Introducing Chumash Painted Cave
Alaxuluxen, the Chumash name for the Chumash Painted Cave State Historic Park, is situated on the edge of the traditional Barbareño Chumash territory, which ranged from the Pacific coast to the foothills and southern slopes of the Santa Ynez Mountains.The walls of this small cave contain some of the only remaining wall art created by the Chumash.
With a population of over 15,000 before European contact, the Barbareño Chumash were one of the largest and most influential tribes in California. Likely used during the summer and fall, Painted Cave was located on a major trail linking the Chumash capital Syukhtun, modern Santa Barbara, with other villages through the area. Anthropologists say that these cave paintings would have been used for religious purposes by the Chumash people, though the specific meaning of the images remains unknown. Although the precise dates of the interior paintings aren't known, ceremonial use of the cave was discontinued in the 1700s with Spanish Contact.
Chumash Painted Cave Today
Today the Chumash Painted cave is a part of the Chumash Painted Cave State Historic Park, a state park in California. Established in 1976, the state park preserves the small sandstone cave and is located roughly 11 miles northwest of Santa Barbara. The park itself is 7.5 acres. Because the use of flash photography and graffiti harm the condition of the cave paintings over time, a metal gate has been added to keep visitors at a safe distance. This is one of the only remaining sites where visitors can view original Chumash cave paintings in person and remains a significant site for modern Chumash descendants.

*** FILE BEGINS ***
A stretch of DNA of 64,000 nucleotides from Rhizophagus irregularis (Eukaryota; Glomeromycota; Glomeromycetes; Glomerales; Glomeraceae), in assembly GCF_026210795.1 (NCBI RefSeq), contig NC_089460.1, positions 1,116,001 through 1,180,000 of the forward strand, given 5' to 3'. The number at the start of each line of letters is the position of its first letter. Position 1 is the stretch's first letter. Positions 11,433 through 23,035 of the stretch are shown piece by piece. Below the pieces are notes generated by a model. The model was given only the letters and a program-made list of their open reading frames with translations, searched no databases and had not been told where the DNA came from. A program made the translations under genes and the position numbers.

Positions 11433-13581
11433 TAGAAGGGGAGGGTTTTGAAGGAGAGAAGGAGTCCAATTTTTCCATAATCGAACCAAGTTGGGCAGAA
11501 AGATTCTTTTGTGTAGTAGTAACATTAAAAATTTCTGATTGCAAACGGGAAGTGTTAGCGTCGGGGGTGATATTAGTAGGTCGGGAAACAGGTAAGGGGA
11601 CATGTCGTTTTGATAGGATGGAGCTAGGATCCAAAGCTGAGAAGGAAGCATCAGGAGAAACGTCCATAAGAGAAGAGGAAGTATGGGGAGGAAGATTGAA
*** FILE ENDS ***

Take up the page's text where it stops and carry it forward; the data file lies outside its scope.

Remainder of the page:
Creation of Pigments
The paints used for traditional cave paintings would usually get their vibrant colors from different types of minerals. The Chumash cave paintings feature reds, blues, and whites, which all could have been made using iron-bearing minerals. White was made using limestones, while black would have been made from charcoals. Red was a very coveted color, as it was made from hematite or red ochre. The ground pigments would be mixed with a binder in order for it to adhere to walls, hides, and skin. Some common binders included water, animal fat, or the juices of plants. Paints would then be applied with the fingers, or simple brushes made from hair.
The tradition of passing down the meanings of the cave paintings has largely been forgotten over the three hundred years since European contact; however, several interpretations have been argued.One of the earlier, and considered outdated theories from the late 1800s, was an interpretation that the circular designs were bundles of tied blanket bundles. Another interpretation, proposed about the same time, comes from Chumash elder Ernestine Ygnacio-De Soto’s great uncle, Pedro Ygnacio. Pedro learned from his elders that the paintings represented tomols, or canoes taking the souls of the dead to Shimilaqsha, the afterworld. The centipede-like figures were said to illustrate the cause of the death.
Chumash Painted Cave Detail by CyArkCyArk
Current interpretations reflect a deeper understanding of Chumash culture and religious practices. Recent research has indicated that the artists of the paintings may have been those of the ‘antap society, a spiritual community consisting of high ranking members. The paintings may represent celestial beings, such as the sun, moon, and the stars and were painted during ceremonies in order to maintain balance in the celestial world.